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This year the Law Society’s National Wills Week will take place from 11 - 15 September 2023. 


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According to the Law Society of South Africa more than 70% of South Africans are without a last Will and Testament. It is one of the reasons why they have once again organised their attorney firms to take part in National Wills Week 2023. During this week a basic Will can be drawn up free of charge. 

This year the Law Society’s National Wills Week will take place from 11-15 September 2023. 

But why is it important to have a will?

  • The Law Society says by making a Will you ensure that your assets are disposed of in accordance with your wishes after your death. A valid Will allows you to state your last wishes, who should inherit your assets and property, who you would like to act as executor for your estate, and who you wish to nominate as guardian for your children younger than 18 years old.
  • It also ensures that there are no unnecessary delays in settling your Estate after your death and that causes close to your heart such as animal welfare, can continue to deliver vital services.
  • If you however pass away without leaving a Will, your assets may not be left to the person of your choice and beneficiaries such as animal welfare organisations may be out of pocket. It can also take a long time to have an executor appointed. The executor who is appointed might also be somebody you may not have chosen yourself.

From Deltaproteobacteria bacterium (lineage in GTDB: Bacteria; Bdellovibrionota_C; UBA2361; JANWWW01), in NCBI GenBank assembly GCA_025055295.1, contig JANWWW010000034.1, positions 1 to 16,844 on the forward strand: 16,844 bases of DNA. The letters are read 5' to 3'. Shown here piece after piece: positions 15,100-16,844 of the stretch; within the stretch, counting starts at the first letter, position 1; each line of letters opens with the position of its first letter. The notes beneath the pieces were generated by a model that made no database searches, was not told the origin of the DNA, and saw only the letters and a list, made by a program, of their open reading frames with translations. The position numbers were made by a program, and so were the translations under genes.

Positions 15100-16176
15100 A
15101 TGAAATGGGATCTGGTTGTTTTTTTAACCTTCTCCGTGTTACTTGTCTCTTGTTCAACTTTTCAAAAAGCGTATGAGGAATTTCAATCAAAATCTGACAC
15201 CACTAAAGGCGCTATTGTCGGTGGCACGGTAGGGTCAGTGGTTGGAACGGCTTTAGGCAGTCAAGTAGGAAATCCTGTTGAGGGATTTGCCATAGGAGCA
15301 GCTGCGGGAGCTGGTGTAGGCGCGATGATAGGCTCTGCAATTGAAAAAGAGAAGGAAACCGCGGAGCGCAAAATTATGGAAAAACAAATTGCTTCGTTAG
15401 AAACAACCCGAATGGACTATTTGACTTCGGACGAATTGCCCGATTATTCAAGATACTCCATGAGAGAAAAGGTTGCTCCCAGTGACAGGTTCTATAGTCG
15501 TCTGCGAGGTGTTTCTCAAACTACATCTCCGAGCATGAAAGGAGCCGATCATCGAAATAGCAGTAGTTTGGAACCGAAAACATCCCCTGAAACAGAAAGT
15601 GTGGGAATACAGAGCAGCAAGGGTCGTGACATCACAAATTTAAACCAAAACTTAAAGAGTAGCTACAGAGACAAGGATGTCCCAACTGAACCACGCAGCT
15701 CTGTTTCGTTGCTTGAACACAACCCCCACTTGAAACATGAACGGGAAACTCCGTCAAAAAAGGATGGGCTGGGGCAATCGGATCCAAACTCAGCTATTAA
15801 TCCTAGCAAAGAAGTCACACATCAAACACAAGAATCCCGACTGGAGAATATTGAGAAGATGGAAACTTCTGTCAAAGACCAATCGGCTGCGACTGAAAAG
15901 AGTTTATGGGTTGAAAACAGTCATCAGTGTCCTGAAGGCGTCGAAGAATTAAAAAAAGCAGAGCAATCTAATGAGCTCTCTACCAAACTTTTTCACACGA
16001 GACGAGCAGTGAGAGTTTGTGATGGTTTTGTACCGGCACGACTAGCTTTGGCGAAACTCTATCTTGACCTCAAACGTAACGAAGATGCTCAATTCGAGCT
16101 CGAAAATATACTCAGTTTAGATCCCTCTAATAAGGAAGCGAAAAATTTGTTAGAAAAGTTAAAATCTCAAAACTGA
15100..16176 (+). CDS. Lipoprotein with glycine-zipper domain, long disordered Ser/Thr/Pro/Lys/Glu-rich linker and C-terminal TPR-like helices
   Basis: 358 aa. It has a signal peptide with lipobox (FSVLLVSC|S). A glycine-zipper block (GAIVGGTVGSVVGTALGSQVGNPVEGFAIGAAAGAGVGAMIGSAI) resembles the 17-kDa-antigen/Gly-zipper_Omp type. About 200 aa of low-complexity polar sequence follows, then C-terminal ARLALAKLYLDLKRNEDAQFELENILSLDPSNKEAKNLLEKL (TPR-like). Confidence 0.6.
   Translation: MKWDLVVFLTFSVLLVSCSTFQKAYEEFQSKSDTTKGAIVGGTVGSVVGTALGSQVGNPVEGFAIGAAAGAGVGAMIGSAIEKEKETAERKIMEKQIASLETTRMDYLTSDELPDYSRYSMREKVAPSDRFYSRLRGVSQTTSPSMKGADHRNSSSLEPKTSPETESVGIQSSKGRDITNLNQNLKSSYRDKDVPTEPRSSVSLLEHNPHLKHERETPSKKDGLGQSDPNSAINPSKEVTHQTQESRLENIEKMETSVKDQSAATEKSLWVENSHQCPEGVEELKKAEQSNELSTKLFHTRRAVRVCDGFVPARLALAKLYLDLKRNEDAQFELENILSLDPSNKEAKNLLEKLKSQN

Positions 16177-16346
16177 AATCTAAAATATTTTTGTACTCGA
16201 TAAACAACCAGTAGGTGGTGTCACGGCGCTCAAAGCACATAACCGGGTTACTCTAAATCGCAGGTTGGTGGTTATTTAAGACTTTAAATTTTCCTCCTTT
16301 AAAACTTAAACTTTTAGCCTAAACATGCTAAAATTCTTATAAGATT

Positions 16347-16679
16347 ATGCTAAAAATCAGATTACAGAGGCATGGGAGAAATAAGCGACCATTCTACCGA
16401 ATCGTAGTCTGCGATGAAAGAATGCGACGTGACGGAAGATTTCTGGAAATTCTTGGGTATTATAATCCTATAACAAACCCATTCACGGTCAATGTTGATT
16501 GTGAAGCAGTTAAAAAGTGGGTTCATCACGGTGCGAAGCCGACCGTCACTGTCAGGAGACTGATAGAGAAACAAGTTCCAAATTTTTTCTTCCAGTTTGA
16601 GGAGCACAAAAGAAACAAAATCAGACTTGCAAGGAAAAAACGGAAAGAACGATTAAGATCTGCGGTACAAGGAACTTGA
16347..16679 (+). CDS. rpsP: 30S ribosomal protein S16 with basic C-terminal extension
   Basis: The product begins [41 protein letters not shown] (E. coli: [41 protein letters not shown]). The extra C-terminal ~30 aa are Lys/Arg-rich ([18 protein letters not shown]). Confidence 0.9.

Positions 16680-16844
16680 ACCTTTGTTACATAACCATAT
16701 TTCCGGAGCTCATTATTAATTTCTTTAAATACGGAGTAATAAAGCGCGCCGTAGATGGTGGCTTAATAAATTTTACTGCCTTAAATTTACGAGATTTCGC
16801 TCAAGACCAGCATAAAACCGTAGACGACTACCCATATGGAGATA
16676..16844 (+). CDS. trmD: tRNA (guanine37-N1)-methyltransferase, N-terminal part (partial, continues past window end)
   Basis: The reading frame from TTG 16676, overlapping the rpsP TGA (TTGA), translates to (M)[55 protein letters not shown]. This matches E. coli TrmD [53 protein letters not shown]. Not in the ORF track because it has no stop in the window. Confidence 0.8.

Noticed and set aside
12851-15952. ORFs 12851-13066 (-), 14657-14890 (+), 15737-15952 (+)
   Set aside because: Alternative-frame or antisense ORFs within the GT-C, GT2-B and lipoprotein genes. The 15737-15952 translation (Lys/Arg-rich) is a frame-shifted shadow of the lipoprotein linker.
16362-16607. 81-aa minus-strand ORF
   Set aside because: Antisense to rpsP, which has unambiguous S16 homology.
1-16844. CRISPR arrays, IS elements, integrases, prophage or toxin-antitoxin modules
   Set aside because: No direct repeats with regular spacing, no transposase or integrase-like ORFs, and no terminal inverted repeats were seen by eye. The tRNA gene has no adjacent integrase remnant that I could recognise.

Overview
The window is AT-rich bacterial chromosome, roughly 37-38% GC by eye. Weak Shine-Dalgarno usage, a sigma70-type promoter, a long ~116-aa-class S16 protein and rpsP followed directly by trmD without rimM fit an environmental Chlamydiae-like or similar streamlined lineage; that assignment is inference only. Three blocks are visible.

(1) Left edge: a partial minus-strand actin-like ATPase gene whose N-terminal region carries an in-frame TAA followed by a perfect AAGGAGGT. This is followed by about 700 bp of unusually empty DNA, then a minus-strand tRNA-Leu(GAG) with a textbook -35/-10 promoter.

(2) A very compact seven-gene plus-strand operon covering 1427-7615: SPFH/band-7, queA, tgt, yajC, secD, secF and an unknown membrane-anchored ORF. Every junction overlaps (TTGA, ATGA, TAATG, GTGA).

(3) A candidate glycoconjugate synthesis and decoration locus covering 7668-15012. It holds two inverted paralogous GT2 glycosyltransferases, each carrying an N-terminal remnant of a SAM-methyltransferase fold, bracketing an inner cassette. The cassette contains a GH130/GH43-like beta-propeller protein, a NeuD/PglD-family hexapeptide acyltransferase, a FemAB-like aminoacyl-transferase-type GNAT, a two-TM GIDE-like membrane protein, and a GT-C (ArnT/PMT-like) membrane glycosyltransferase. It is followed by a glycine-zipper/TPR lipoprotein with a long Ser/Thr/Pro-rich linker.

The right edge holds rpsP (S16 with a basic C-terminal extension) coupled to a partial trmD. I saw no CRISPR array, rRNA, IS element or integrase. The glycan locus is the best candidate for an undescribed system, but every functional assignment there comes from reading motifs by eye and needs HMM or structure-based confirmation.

• The Law Society says there can also be extra and unnecessary costs. There can also be unhappiness and conflict among members of your family because of the lack of instructions on how to distribute your assets.
  • According to the Society it is important that a qualified attorney draws up your Will because he can advise you on any problem which may arise when it is implemented. An attorney also has the necessary knowledge and expertise to ensure that your will is valid and complies with your wishes.
  • If you pass away without leaving a valid Will, your assets will be distributed according to the provisions of the Intestate Succession Act. The provisions of this Act are generally fair and ensure that your possessions are transferred to your spouse and children, and to siblings or parents.
  • Even if you do not have children, without a Will you forfeit the opportunity to decide who inherits what and your Estate is distributed according to South African law. This means people whom you may not have wanted to benefit from your Estate may inherit your assets and family heirlooms and causes you care for will have to do without necessary support.

The Society has called on the public not to procrastinate and stay part of the 70% statistic but to secure their legacy by making use of National Wills Week.

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Where there's a will, there's a way